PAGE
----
Public perception and attitude towards dengue prevention activity and response to dengue early warning in Malaysia

Zaki, Rafdzah Ahmad and Roffeei, Siti Norsyuhada and Hii, Yien Ling and Yahya, Abqariyah and Appannan, Mahesh and Said, Mas Ayu and Ng, Chiu Wan and Aghamohammadi, Nasrin and Hairi, Noran Naqiah and Bulgiba, Awang and Quam, Mikkel and Rocklov, Joacim (2019) Public perception and attitude towards dengue prevention activity and response to dengue early warning in Malaysia. PLoS ONE, 14 (2). e0212497. ISSN 1932-6203

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An early warning system for dengue is meant to predict outbreaks and prevent dengue cases by aiding timely decision making and deployment of interventions. However, only a system which is accepted and utilised by the public would be sustainable in the long run. This study aimed to explore the perception and attitude of the Malaysian public towards a dengue early warning system. The sample consisted of 847 individuals who were 18 years and above and living/working in the Petaling District, an area adjacent to Kuala Lumpur, Malaysia. A questionnaire consisting of personal information and three sub-measures of; i) perception, ii) attitude towards dengue early warning and iii) response towards early warning; was distributed to participants. We found that most of the respondents know about dengue fever (97.1%) and its association with climate factors (90.6%). Most of them wanted to help reduce the number of dengue cases in their area (91.5%). A small percentage of the respondents admitted that they were not willing to be involved in public activities, and 64% of them admitted that they did not check dengue situations or hotspots around their area regularly. Despite the high awareness on the relationship between climate and dengue, about 45% of respondents do not know or are not sure how this can be used to predict dengue. Respondents would like to know more about how climate data can be used to predict a dengue outbreak (92.7%). Providing more information on how climate can influence dengue cases would increase public acceptability and improve response towards climatebased warning system. The most preferred way of communicating early warning was through the television (66.4%). This study shows that the public in Petaling District considers it necessary to have a dengue warning system to be necessary, but more education is required.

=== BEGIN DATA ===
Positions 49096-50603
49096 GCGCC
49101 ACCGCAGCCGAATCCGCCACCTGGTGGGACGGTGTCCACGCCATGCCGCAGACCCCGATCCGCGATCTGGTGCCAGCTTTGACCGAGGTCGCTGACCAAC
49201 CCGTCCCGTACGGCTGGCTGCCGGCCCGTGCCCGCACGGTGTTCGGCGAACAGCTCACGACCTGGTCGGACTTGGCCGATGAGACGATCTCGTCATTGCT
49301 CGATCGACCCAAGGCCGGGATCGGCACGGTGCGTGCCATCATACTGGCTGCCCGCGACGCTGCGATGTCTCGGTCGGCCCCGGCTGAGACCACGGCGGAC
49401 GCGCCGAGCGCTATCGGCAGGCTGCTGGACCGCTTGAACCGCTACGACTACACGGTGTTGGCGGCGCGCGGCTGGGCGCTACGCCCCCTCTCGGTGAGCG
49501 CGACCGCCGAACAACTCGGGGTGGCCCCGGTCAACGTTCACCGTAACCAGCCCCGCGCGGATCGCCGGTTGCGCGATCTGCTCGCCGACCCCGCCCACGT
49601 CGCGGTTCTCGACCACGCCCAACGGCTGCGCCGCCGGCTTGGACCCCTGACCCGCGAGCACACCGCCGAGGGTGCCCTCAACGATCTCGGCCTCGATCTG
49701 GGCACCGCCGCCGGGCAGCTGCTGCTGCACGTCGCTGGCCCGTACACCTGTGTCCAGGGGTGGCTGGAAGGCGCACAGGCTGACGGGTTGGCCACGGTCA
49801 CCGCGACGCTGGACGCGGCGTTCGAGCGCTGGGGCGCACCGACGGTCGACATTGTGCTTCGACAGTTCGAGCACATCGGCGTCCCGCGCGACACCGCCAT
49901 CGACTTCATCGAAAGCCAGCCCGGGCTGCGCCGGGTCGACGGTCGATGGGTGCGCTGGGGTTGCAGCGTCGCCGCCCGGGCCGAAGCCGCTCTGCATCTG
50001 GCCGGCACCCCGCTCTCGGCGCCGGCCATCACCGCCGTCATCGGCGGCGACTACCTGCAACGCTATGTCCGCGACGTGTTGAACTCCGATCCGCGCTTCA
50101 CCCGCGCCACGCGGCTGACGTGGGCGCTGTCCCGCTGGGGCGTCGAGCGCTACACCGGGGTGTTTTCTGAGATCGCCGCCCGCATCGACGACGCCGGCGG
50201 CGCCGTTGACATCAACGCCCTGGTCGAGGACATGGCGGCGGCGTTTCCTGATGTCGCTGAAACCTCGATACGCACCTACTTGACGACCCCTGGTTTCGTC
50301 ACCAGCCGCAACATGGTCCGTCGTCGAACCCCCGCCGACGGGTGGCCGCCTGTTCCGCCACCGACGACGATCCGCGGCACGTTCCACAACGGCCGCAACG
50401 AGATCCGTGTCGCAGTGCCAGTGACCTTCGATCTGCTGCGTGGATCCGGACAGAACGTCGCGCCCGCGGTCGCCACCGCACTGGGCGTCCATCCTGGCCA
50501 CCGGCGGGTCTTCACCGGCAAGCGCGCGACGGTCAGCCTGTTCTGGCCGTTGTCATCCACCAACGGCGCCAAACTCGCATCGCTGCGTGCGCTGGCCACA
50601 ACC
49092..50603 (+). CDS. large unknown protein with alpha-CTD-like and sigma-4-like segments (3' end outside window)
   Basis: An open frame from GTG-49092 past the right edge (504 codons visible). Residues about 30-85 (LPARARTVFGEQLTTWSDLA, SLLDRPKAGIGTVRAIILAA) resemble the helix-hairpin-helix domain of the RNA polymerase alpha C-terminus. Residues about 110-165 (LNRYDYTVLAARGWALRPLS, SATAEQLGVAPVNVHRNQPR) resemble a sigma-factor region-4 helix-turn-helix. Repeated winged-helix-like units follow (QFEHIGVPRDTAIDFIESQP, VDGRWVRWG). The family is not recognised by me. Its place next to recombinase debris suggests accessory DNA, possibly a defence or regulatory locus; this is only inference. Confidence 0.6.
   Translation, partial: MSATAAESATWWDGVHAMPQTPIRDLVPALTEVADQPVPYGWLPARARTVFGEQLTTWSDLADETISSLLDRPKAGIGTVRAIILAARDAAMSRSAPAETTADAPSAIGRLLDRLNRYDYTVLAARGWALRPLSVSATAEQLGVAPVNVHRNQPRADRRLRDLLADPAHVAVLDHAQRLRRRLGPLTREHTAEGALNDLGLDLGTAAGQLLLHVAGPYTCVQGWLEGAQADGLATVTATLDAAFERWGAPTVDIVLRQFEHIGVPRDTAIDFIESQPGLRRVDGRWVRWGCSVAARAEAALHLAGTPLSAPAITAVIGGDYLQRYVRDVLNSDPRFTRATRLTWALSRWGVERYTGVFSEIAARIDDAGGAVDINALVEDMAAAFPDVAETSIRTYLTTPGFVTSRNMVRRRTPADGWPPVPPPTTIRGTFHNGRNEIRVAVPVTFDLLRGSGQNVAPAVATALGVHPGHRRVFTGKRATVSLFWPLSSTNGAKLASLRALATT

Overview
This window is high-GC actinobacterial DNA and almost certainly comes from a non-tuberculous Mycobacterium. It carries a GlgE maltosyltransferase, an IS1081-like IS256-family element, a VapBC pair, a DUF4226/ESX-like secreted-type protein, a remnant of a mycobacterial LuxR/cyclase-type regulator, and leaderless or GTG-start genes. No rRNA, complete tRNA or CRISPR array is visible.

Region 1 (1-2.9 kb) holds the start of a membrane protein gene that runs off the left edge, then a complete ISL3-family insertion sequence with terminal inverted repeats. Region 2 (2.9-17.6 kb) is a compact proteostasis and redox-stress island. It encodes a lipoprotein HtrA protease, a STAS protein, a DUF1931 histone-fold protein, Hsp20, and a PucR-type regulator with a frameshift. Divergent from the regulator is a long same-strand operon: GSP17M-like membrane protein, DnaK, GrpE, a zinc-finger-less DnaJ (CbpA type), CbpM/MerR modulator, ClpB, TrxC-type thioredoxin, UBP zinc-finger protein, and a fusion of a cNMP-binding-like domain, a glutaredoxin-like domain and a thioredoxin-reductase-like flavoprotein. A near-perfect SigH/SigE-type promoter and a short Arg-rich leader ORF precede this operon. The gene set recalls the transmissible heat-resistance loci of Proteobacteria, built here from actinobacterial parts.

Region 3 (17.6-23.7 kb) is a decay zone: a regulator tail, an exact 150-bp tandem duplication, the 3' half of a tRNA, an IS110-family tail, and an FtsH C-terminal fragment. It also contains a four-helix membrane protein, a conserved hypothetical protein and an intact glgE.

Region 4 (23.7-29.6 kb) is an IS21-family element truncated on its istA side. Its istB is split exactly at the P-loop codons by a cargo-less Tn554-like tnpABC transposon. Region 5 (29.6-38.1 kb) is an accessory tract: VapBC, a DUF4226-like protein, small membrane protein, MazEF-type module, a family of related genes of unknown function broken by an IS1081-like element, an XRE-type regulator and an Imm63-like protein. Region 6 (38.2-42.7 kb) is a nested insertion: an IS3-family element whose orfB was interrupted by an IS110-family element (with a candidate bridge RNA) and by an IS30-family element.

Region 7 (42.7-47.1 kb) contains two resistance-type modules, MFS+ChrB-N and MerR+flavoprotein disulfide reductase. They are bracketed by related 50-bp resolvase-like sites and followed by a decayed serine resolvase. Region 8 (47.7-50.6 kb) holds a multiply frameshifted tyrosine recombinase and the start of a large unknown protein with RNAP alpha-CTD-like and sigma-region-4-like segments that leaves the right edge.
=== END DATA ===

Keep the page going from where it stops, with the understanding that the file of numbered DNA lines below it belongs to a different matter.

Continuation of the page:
Item Type: Article
Uncontrolled Keywords: Dengue; Aedes; Dengue control
Subjects: R Medicine
Divisions: Faculty of Medicine
Depositing User: Ms. Juhaida Abd Rahim
Date Deposited: 01 Nov 2019 08:05
Last Modified: 01 Nov 2019 08:05

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